Deutsche Bundesbank: low-interest-rate environment continues to weigh heavily on SME credit institutions in Germany

FRANKFURT, 31-Aug-2017 — /EuropaWire/ — The low-interest-rate environment continues to weigh heavily on small and medium-sized credit institutions in Germany. This was established by the latest survey on the profitability and resilience of German financial institutions in a low-interest-rate environment, which was undertaken by the Deutsche Bundesbank and the Federal Financial Supervisory Authority (BaFin) and focused on the around 1,500 small and medium-sized credit institutions that are directly overseen by national supervisors. These account for around 88% of all credit institutions in Germany, corresponding to around 41% of total assets.

Profitability

The survey first collected institution-specific target and forecast data. Second, for the period between 2017 and 2021, the credit institutions simulated their earnings in five interest rate scenarios predefined by the supervisors, assuming different balance sheet adjustments.

Scenario Yield curve Balance sheet

assumption

1 Target scenario Institution-specific assumptions Dynamic
2 Constant +/-0 bp as at 31.12.2016 Static
3 Positive interest rate shock +200 bp as at 31.12.2016 Static
4 Negative interest rate shock -100 bp as at 31.12.2016 Static
5 Negative interest rate shock -100 bp as at 31.12.2016 Dynamic
6 Inverse turn +200 bp to -60 bp as at 31.12.2016 Static

Table 1: Methodological rules and interest rate scenarios applied in the low-interest-ratesurvey (2016 – 2021)

Based on their own target and forecast data, in the summer of 2017 the surveyed credit institutions reported that their profit for the financial year before tax would fall by 9% over the next five years. Since the institutions simultaneously anticipated balance sheet growth, this corresponds to a 16% decline in their total return on capital. In the 2015 survey, banks and savings banks had anticipated a 25% decrease, spread across the following five years, total return on capital being defined as profit for the financial year before tax relative to their total assets.

“While these institutions are planning ahead somewhat more positively than two years ago, it should be noted that this finding solely indicates that their profitability – which started low – is deteriorating at a slower pace than before,” said Andreas Dombret, the Bundesbank Executive Board member in charge of banking supervision, going on to emphasise that, “The phase of stagnation caused by low interest rates is far from over.” That being said, the majority of German institutions are well capitalised. As Raimund Röseler, BaFin’s Executive Director for Banking Supervision pointed out, “The good level of capitalisation demonstrated by most institutions is useful in softening the effects stemming from the low interest rate environment.” In addition, most institutions are planning to increasingly focus on alternative sources of income to make up for the dwindling margins to be had in the rates business. Mr Dombret welcomes the fact that banks are not resting on their laurels in terms of how they source capital and instead taking active countermeasures, commenting that “Given the narrowing margins to be had in the rates business, banks and savings banks are increasingly focusing on alternative sources of income. In particular, commission business will play a stronger role in stabilising their future earnings.”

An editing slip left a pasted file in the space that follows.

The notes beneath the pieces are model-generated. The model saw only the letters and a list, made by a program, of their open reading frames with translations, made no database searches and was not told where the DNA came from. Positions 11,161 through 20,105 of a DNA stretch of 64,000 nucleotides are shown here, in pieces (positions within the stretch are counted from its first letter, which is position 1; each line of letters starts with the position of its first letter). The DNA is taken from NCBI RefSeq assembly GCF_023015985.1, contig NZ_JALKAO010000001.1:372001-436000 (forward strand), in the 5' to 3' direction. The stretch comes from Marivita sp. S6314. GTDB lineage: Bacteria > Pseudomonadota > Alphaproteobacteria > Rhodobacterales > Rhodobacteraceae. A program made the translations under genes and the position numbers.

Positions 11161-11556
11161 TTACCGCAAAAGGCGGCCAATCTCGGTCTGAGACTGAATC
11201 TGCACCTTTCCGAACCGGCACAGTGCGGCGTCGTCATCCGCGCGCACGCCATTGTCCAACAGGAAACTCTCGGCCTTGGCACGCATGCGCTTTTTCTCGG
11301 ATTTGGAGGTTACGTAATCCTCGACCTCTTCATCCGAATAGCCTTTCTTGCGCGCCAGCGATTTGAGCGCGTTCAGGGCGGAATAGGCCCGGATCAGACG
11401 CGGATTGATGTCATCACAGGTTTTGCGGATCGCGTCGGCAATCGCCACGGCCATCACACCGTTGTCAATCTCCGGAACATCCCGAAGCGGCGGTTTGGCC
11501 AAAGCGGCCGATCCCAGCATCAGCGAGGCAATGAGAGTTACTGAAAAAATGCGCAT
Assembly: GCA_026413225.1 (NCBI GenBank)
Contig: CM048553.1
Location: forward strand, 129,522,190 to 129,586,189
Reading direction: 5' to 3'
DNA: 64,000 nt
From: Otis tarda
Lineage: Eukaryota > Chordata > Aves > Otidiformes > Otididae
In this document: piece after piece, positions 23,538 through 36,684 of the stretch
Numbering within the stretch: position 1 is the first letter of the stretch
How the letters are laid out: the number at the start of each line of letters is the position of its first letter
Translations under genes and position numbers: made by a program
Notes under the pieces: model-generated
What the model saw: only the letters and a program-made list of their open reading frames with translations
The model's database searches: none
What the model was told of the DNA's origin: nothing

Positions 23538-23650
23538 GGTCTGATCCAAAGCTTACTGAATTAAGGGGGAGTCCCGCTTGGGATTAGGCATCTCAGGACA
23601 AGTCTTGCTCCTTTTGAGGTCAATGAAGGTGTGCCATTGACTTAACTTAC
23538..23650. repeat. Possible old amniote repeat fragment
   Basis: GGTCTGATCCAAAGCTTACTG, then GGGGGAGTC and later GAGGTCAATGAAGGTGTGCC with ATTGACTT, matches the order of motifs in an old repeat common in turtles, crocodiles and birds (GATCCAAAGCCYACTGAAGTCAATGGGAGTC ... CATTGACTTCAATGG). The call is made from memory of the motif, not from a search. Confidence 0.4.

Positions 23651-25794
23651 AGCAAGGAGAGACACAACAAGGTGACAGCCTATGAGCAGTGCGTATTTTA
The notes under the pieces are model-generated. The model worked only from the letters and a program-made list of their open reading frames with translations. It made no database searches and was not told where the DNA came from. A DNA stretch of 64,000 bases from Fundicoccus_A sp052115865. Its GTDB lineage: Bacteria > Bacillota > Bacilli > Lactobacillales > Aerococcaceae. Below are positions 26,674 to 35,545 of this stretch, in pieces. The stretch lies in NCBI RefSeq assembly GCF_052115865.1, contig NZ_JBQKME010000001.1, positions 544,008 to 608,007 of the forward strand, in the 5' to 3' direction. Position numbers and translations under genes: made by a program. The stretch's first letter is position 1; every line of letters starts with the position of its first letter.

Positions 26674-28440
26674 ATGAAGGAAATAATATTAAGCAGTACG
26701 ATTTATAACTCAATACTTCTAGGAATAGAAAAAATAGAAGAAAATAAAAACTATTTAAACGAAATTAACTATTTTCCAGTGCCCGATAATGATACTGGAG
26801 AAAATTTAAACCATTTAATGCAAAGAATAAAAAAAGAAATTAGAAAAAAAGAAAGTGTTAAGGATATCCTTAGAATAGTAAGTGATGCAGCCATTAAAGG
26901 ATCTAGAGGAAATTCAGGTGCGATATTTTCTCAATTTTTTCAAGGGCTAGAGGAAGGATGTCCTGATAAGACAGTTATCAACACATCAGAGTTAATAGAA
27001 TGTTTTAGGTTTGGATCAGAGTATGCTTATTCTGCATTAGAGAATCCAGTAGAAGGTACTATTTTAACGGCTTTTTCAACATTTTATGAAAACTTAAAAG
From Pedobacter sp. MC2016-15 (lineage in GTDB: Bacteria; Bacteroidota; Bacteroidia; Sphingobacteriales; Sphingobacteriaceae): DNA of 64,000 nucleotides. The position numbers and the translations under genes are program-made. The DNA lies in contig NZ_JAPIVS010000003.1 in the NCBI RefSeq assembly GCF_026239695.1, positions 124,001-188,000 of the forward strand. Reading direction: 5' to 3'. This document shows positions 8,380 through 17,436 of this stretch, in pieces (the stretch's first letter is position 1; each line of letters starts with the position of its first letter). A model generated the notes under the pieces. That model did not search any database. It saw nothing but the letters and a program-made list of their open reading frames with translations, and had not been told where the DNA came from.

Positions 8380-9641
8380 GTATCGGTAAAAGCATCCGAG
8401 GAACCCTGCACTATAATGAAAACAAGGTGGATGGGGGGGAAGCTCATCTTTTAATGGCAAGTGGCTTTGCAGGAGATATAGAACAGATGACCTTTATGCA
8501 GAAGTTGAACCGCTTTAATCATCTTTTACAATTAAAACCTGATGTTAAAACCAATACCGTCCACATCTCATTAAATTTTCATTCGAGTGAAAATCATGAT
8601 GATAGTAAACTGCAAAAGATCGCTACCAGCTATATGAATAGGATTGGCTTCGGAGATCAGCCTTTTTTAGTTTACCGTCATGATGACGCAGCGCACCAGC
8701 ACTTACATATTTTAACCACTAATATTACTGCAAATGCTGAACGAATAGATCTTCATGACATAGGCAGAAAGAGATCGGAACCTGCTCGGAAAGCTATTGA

The five simulated scenarios point to ever diminishing profitability on the part of German banks and savings banks if the current low interest rate environment persists or intensifies. Banks’ total return on capital would contract by around 40% if interest rates remain stable up until 2021, or even shrink by much more than 50% if interest rates fall. Assuming a dynamic balance sheet, portfolio adjustments can cushion this impact accordingly, largely on account of contracting margins in borrowing and deposit business, such as in the area of savings and transferable deposits. If interest rates were to be raised, the institutions would initially experience a slump in profits owing to impairments. In the medium to long term, profits would, however, bounce back above their 2016 level on the back of widening margins.

Resilience

Overall, the institutions concerned intend to increase their Common Equity Tier 1 (CET1) ratio from a level of 15.9% to 16.5% by 2021. However, one-third of them expect to see a drop in their CET1 ratio over the next five years, mainly as a consequence of the substantial increase in risk-weighted assets that, aside from an upturn in the volume of business, may have been generated by a greater willingness on their part to engage in risky investments.

Competition in the German banking market